Many cats enjoy being stroked– they purr, knead their paws, and lean into your hand. Sometimes it seems they quickly change their minds and bite out of the blue. Other cats only briefly tolerate petting and show no indication of actually liking it. Why do otherwise friendly cats bite when pet? The answer – we aren’t sure. Repeated stroking might stimulate the nerves to a point that it becomes uncomfortable for the cat. Some cats may have been handled roughly as kittens and formed a negative association with petting. Regardless, there are steps you can take to increase the amount of petting your cat will accept.
Almost all cats who have petting-related aggression give a warning before they bite, though the warning may be subtle or quick. Common signs include tensing the body, becoming still, wagging the tail, rippling the muscles, and flattening the ears. A more exaggerated sign is quickly turning the head toward the area that is being touched. You need to know how long it takes to get to this point or if there are certain places on the cat’s body that will elicit these reactions, as this is where training will start.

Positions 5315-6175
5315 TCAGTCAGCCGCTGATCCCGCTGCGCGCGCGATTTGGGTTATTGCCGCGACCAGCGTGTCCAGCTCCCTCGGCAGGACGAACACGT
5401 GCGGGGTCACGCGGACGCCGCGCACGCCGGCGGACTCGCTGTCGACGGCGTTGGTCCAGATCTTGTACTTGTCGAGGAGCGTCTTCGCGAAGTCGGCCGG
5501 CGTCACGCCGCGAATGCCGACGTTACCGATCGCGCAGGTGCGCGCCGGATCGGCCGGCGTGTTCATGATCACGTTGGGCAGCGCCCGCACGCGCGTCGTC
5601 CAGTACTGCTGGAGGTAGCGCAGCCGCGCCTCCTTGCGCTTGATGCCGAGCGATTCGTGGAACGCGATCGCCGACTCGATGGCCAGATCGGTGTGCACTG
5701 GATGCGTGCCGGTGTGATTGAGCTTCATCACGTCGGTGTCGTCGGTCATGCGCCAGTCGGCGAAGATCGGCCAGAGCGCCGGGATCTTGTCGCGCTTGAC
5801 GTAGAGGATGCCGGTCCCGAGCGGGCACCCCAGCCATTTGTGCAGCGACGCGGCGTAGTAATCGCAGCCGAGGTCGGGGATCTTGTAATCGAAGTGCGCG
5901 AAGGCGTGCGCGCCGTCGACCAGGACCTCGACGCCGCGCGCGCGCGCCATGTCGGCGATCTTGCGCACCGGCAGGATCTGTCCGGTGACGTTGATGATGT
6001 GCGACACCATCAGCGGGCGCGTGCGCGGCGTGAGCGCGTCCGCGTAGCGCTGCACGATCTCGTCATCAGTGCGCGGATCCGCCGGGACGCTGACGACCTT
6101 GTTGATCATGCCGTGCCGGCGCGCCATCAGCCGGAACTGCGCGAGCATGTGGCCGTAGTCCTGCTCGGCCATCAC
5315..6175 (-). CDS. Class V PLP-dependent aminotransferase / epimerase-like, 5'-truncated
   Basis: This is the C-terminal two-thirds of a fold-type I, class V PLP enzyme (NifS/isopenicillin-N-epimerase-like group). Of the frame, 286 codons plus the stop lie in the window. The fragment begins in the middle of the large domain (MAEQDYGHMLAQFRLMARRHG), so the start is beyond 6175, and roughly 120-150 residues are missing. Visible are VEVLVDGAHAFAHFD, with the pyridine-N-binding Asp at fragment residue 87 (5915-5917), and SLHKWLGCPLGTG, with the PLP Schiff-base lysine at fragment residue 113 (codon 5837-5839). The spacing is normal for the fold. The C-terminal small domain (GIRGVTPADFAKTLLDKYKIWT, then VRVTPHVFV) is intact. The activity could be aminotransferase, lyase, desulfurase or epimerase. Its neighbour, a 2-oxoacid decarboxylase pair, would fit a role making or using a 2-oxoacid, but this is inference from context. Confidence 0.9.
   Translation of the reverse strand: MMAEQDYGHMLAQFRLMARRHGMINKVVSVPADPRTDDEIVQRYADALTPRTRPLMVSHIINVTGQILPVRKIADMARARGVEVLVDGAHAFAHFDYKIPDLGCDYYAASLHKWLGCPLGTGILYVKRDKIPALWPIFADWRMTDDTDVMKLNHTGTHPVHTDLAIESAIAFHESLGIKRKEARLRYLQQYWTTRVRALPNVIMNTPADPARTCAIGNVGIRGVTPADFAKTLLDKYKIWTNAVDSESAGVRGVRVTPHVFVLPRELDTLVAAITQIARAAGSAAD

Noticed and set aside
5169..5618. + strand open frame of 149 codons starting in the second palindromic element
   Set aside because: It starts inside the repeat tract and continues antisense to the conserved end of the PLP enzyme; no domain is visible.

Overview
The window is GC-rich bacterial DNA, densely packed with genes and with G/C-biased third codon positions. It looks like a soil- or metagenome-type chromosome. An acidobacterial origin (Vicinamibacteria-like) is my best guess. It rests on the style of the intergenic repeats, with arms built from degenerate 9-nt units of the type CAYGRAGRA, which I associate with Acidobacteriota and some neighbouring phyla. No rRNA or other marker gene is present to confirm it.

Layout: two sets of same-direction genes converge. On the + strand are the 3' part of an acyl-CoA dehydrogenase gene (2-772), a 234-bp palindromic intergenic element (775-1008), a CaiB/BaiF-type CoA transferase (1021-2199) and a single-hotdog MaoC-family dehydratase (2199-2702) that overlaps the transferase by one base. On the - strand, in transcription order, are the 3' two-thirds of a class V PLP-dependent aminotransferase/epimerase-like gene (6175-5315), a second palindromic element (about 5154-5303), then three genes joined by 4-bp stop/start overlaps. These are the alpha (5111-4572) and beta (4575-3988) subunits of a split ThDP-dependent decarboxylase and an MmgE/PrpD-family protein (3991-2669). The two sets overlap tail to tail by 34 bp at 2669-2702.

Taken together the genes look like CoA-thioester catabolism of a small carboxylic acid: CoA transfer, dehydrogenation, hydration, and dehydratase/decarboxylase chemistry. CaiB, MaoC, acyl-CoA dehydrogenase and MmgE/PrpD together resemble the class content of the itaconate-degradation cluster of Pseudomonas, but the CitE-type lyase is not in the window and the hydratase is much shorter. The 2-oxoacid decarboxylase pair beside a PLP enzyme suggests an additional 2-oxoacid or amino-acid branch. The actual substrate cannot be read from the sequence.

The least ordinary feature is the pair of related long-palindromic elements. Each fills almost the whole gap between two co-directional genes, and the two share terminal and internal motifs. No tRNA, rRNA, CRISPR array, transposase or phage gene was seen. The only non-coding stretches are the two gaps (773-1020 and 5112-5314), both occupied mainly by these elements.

Let’s say that your cat is content when you pet her five times but on the sixth her tail wags and she will bite after eight or nine strokes. Pet your cat five times and then give her a treat. Wait a few minutes and then repeat. Do this every time you pet your cat for the next several days, then do six strokes and give a treat. Gradually increase the number of times you pet her before you give a treat.
Make sure that all handling is gentle. Do no pat your cat or stroke her in the opposite direction of fur growth. Never hit or yell at your cat for biting. This will only reinforce in her mind that hands cause pain and she will become even less tolerant of handling. She could also become afraid of you. If your cat does bite, simply stop touching her and ignore her for 5 or 10 minutes. If she is on your lap and remains agitated, don’t try to pick her up. Stand up and she will jump to the floor.